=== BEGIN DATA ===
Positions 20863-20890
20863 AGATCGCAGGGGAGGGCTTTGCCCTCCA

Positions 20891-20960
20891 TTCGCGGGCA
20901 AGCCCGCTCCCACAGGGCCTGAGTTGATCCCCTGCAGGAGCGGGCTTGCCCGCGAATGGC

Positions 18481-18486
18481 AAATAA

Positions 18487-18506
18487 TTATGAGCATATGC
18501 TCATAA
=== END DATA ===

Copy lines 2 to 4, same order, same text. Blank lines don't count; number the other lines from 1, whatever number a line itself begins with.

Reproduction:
20863 AGATCGCAGGGGAGGGCTTTGCCCTCCA

Positions 20891-20960
20891 TTCGCGGGCA